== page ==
Grist: Like many coastal cities around the world, New York City is sinking. On a year-to-year basis, the rate of its descent into the Earth is practically imperceptible, but over time those millimeters add up: Today, the city is 9 inches lower than it was in 1950 — a number that has serious implications for waterfront neighborhoods that are having to reckon with increasingly extreme storms.
Sea level rise isn’t the only culprit behind the sink. The city is also being literally weighed down by its massive skyscrapers. The influence of those trillions of pounds of steel and concrete on the city’s rate of sinking is the subject of a paper, published earlier this month in the scientific journal Earth’s Future.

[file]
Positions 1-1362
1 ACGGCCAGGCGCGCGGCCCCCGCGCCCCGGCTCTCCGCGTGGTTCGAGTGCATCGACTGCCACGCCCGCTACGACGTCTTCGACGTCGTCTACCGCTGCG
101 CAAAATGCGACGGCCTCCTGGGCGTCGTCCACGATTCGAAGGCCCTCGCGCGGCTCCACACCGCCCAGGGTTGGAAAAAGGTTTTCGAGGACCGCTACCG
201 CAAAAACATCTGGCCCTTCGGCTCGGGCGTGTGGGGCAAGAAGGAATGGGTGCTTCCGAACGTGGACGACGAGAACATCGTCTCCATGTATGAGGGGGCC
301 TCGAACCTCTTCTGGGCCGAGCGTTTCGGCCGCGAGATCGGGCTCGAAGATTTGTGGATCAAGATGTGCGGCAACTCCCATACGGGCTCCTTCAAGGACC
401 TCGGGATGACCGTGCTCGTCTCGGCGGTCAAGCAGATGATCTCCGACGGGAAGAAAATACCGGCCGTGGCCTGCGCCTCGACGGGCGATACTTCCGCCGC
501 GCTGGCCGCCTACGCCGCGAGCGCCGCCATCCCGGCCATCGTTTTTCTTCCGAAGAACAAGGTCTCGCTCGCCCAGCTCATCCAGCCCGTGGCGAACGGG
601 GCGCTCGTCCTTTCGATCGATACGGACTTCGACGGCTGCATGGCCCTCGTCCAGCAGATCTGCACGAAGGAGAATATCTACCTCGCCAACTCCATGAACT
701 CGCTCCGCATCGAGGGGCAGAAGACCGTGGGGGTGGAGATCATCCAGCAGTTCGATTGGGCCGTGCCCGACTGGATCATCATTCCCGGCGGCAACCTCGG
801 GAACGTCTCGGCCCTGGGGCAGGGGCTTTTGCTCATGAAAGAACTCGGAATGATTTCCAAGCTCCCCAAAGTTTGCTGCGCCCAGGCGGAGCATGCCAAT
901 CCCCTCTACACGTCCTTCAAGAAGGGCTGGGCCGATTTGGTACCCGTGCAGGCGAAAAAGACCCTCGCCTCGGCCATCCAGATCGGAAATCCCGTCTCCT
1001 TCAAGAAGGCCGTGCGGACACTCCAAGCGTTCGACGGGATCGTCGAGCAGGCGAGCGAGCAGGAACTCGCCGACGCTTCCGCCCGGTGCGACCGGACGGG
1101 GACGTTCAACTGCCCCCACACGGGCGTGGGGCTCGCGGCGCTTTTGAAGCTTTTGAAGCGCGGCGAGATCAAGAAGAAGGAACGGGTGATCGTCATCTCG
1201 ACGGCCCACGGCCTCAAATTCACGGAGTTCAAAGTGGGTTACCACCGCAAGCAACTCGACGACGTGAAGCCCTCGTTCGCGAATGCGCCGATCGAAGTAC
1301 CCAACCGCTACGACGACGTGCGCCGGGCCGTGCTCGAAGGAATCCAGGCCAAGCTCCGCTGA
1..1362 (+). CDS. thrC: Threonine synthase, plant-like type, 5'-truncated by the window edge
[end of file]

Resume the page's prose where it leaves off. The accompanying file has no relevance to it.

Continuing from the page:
New York’s skyscraper-driven sink is due to a process known as subsidence, or the gradual caving in of an area of land. The phenomenon can result from a number of factors including sediment deposition or resource extraction, but in New York City it comes down to the sheer weight of the built environment.
Unsurprisingly, that weight (or “urban load,” as the authors call it) is greatest in Manhattan’s midtown and its downtown waterfront, the sites of many of the towering buildings that make up the city’s iconic skyline. But the paper also identifies subsidence-prone areas in certain parts of south Brooklyn, the Bronx, and Queens where many of the city’s sprawling public housing developments are located.
Some boroughs are more equipped to deal with the sinking threat than others. Read more>>